William Littman, Senior Adjunct Professor of Architecture and Visual Studies, California College of the Arts

For more than a century, Bay Area architects have created some of the nation’s most innovative religious architecture, ranging from the First Church of Christ, Scientist in Berkeley by Bernard Maybeck to the award-winning Congregation Beth Sholom Synagogue in San Francisco designed by Stanley Saitowitz in 2009. This talk explores the history of experimental and radical religious architecture in Northern California, with a special focus on design after the Second World War, as architects responded to changes in liturgical practices in the Roman Catholic Church after Vatican II as well as the progressive ideals of Protestant and Jewish congregations in the region. It also explores the contribution of 1960s countercultural groups that further pushed the boundaries of religious architecture, often using forms borrowed from Native American and Buddhist religious traditions.(Littmann)

William Littmann is a Senior Adjunct Professor at the California College of the Arts, teaching architectural history in the Architecture and Visual Studies departments. He received his Ph.D. from the University of California, Berkeley and his M.A. in print journalism from Columbia University. Recent areas of study include the landscape and architecture of Japanese incarceration during World War II, farmworker communities in California Central Valley, and a history of the El Camino Real corridor in California from Native American settlement to the rise of Silicon Valley.

The Cathedral of St. Mary of the Assumption, San Francisco, Pier Luigi Nervi and Pietro Belluschi (architects), 1965.

Credit: William Littman, 2014.

Joan Richardson, Distinguished Professor of English, Comparative Literature, and American Studies, The Graduate Center, CUNY

On several occasions William James described Pragmatism as continuing the work of the Protestant Reformation, loosening the ties of orthodoxy and outworn habit of any kind to admit all the possibilities of belief belonging to a pluralistic universe. In the penultimate paragraph of Pragmatism (1907), he writes; “We do not yet know which type of religion is going to work best in the long run. The various overbeliefs of men, the several faith-ventures, are in fact what is needed to bring the evidence in.” Just as nature described by Charles Darwin produced a superabundance of varieties in each species, offering thereby the possibility of fit, and so continuity, within the constantly changing order of things, so the varieties of religious experience offer possibilities of our continuing relation, beyond our understanding, of “vital conversation with the unseen divine.” The exploration suggested herein was and is the work of the philosophical method that came to be identified with James, Charles Sanders Peirce, John Dewey and their inheritors, among them, Reinhold Niebuhr, yet this intrinsic aspect has been more recently persistently ignored/repressed. “Pragmatism…she widens the field of search for God.” This project and its occulting will be the subjects of my address. (Richardson)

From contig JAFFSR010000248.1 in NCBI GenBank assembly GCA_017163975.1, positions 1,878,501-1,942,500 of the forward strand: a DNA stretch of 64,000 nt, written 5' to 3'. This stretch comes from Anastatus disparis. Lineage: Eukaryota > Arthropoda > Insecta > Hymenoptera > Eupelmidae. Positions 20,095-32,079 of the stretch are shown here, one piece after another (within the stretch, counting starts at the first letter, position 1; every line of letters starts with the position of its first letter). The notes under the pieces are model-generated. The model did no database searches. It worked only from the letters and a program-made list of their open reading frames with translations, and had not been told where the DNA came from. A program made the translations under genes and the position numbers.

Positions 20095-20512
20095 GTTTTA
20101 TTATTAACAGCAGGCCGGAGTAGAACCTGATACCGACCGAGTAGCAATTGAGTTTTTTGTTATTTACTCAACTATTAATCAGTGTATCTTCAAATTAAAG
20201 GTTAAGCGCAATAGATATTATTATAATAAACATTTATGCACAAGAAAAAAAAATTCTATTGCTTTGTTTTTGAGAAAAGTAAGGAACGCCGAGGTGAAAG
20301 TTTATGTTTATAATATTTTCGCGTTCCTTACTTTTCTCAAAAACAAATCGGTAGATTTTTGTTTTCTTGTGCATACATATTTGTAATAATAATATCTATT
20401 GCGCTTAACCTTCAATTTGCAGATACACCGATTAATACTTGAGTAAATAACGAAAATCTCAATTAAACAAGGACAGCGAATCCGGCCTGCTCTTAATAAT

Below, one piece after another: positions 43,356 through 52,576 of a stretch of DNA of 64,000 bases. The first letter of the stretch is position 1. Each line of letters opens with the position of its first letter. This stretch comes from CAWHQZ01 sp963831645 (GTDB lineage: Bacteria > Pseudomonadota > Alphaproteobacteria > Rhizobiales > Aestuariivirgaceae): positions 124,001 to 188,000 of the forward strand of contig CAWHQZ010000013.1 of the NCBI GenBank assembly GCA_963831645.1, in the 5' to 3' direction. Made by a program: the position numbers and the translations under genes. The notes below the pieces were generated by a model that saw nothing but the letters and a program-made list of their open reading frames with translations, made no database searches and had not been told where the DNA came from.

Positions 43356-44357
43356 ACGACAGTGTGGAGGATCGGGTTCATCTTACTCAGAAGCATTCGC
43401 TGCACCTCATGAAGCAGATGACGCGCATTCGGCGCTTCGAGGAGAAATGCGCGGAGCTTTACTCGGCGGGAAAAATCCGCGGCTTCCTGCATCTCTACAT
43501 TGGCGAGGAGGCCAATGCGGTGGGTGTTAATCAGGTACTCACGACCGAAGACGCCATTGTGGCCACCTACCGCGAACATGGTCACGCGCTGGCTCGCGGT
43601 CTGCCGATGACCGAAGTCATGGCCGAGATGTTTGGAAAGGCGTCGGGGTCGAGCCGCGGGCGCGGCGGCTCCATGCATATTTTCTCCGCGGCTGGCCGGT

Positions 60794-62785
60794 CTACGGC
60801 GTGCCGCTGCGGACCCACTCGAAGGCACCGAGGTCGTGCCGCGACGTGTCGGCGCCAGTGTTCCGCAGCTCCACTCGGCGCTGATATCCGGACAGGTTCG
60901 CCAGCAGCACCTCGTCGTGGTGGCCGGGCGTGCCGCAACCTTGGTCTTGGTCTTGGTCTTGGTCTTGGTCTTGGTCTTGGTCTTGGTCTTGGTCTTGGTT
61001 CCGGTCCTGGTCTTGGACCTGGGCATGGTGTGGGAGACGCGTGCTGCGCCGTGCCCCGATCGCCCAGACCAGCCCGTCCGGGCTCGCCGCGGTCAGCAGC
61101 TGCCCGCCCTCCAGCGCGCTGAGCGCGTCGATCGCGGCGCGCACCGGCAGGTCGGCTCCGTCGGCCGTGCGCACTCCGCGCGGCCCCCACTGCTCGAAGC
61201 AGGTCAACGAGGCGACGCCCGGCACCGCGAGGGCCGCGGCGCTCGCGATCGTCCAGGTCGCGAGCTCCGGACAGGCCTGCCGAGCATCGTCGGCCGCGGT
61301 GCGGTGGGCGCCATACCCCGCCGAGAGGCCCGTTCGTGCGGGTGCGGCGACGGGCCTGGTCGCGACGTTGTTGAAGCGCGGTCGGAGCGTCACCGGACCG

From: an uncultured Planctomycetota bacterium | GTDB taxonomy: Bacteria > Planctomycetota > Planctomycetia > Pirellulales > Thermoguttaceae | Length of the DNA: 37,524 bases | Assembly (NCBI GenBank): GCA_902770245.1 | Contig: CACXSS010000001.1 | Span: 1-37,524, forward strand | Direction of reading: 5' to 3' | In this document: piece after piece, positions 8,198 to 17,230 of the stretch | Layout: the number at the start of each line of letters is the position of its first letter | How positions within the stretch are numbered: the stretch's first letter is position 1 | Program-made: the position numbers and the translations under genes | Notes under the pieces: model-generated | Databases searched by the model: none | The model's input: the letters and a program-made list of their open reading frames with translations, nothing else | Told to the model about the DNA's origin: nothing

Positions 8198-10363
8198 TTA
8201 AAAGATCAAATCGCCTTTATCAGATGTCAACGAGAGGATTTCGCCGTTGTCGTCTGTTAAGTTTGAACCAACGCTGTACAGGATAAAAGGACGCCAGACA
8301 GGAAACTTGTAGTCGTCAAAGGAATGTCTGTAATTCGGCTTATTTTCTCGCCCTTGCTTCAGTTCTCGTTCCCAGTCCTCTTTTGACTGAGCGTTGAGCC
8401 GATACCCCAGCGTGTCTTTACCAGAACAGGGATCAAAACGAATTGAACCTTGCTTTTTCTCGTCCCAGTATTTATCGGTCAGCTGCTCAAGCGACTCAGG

Joan Richardson is the author of a two-volume biography of the poet Wallace Stevens, co-edited with Frank Kermode, Wallace Stevens: Collected Poetry and Prose (Library of America, 1997). Her essays on Stevens, Ralph Waldo Emerson, and Jonathan Edwards have been published in the Wallace Stevens Journal, in Raritan, and elsewhere, and essays on Alfred North Whitehead, William James, and pragmatism have appeared in the journals Configurations and The Hopkins Review. Her study A Natural History of Pragmatism: The Fact of Feeling from Jonathan Edwards to Gertrude Stein was published by Cambridge University Press in 2007, and was nominated for the 2011 Grawemeyer Award in Religion. Another volume for Cambridge, Pragmatism and American Experience was published in June 2014. Among other current writing engagements, she is preparing for press Images, Shadows of Divine Things, the project for which she was awarded a 2012 Guggenheim Fellowship; inspired in part by Jonathan Edwards, it is a secular spiritual autobiography in hybrid, experimental form. Joan Richardson has also been the recipient of several other awards, including a Woodrow Wilson Fellowship and a Senior Fellowship from the National Endowment for the Humanities. Her work reflects an abiding interest in the way that philosophy, natural history, and science intersect with literature. She is particularly preoccupied with the complex relation between language and perception.

Co-presented with the Center for the Arts, Religion and Education (CARE).

Sara McClintock, Associate Professor of Tibetan and Indian Buddhism, Emory University

Sara McClintock is Associate Professor of Religion at Emory University, where she teaches courses in Indian and Tibetan Buddhism and interpretation theory in the study of religion. She obtained her bachelor’s degree in fine arts from Bryn Mawr College (1983), her master’s degree in world religions from Harvard Divinity School (1989), and her doctorate in religion from Harvard University (2002). Her interests include narrative, philosophy, and contemplative practices, with particular focus on issues of rationality, rhetoric, reading, embodiment, emptiness, and ethics. She is author of Omniscience and the Rhetoric of Reason: Santaraksita and Kamalasila on Rationality, Argumentation, and Religious Authority (2010) and co-editor with Georges Dreyfus of The Svatantrika-Prasangika Distinction: What Difference Does a Difference Make? (2003). Recent writings include “Compassionate Trickster: The Buddha as a Literary Character in the Narratives of Early Indian Buddhism” (2011) and an article on the status of phenomenal content (akara) in cognition in Kamalasila’s Tattvasamgrahapanjika (2013). She is co-translator with John Dunne of Nagarjuna’s Ratnavali.

Co-presented by the Center for Buddhist Studies.